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SMC Speaker Report: Neil K. Hitz, Author

On July 9th, Neil K. Hitz, a member of our Club, spoke to us about his book My Life Directory. My Life Directory is a simple, easy to use, confidential 48 page book or fillable PDF that lists the location of  important documents and contacts needed for someone else to carry on when you are unable. What better way to put your “affairs in order”?

My Life Directory is a simple booklet that serves as an information hub for locations when the owner suddenly leaves this life on earth. The booklet identifies 16 Categories and more than 100 topics of information that, depending on one’s individual circumstances, should be known by those that step in to assist in the final arrangements at this stressful time. The book aggregates publicly available information from government, social, and other sources, plus personal reviews written by others. This third-party data is then indexed through methods similar to those used by Google or Bing to create a listing. Because My Life Directory only collects this data and does not create it, the subsequent result is only as good and useful as the owner desires it to be. Read more

SMC Speaker Report: Dan Carmody Eastern Market Organization

Our luncheon speaker, Dan Carmody, President of The Eastern Market Organization in Detroit, gave our luncheon members an up to date report on today’s new Eastern Market.Dan Carmody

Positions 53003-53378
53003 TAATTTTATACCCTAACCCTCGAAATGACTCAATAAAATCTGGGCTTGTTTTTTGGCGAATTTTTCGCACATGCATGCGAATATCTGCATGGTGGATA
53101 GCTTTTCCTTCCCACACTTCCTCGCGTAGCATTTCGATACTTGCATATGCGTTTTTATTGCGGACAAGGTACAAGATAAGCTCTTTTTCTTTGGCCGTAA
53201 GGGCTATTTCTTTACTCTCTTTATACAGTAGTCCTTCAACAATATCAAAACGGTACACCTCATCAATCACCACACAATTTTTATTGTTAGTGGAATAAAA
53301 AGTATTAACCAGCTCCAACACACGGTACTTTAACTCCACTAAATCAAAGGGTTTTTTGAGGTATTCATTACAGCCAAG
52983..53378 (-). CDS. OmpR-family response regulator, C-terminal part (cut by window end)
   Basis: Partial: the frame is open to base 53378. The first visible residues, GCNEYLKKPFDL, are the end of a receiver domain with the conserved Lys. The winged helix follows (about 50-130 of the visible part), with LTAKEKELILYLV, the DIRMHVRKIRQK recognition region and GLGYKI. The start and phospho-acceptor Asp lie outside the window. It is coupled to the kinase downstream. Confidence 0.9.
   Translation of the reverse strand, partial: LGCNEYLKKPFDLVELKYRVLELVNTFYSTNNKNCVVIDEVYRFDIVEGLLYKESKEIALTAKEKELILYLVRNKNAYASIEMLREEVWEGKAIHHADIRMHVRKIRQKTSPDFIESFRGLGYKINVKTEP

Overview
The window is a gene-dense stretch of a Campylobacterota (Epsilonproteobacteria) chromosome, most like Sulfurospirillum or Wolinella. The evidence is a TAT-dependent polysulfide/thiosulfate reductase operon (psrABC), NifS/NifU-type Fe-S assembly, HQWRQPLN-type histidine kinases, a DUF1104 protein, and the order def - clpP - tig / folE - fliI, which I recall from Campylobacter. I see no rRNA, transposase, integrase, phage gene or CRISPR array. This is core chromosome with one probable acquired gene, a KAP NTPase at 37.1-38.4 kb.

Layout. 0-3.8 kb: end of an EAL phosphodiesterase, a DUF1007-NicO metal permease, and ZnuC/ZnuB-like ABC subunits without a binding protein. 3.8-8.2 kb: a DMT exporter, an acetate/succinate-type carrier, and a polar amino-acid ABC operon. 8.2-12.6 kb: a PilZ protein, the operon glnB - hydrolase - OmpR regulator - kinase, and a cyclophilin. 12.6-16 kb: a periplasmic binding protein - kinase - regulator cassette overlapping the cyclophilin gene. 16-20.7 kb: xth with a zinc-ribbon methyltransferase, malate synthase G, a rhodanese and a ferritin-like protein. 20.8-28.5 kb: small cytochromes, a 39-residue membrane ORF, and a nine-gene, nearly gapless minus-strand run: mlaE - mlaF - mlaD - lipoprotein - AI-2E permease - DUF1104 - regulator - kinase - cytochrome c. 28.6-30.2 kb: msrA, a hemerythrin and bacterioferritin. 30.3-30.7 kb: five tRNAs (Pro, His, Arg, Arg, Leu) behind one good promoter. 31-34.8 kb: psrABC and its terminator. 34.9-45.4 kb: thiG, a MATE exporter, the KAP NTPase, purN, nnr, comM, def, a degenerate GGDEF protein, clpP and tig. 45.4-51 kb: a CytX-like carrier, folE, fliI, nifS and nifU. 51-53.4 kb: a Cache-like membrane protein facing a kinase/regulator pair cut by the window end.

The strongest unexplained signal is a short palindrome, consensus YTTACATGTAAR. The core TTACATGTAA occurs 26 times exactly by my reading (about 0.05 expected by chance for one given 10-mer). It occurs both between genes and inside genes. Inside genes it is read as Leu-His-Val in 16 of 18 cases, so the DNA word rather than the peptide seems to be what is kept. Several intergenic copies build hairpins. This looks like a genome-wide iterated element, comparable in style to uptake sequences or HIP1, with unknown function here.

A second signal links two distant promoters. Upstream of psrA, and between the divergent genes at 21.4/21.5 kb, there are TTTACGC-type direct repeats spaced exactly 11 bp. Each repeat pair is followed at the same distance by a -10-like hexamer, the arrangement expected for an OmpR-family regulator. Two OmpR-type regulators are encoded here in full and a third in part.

Since it began in the 1800s, Eastern Market has gradually become a cornerstone, nourishing its residents by providing fresh and nutritious food throughout Southeastern Michigan. In more recent years, Eastern Market Corporation has built an infrastructure around the market to support our unwavering mission to enrich Detroit—nutrition-ally, culturally and economically. As a 501(c)(3) nonprofit organization, their goal is to maintain Eastern Market’s contribution to Metro Detroit’s importance. Read more

SMC Salutes Grosse Pointe North and South Honors Students

At a luncheon meeting on May 28, the Senior Men’s Club of Grosse Pointe honored the seniors from Grosse Pointe North and Grosse Pointe South High Schools who had earned a cumulative 4.0 or higher grade point average. After introductory remarks by Deputy Superintendent Dr. Jon Dean, each student was introduced and presented a certificate by South Principal Moussa Hamka or North Principal Kate Murray.

Seniors from Grosse Pointe South with Dr. jon Dean and Moussa Hamka
Seniors from Grosse Pointe North with Dr. Jon Dean and Kate Murray
Past President Marty McMillan, Kate Murray, Moussa Hamka and President Chris Walsh

SMC Luncheon Speaker: Deirdre Groves of Challenge Detroit

Deirdre Groves, left, with President Chris Walsh and former Fellows of Challenge Detroit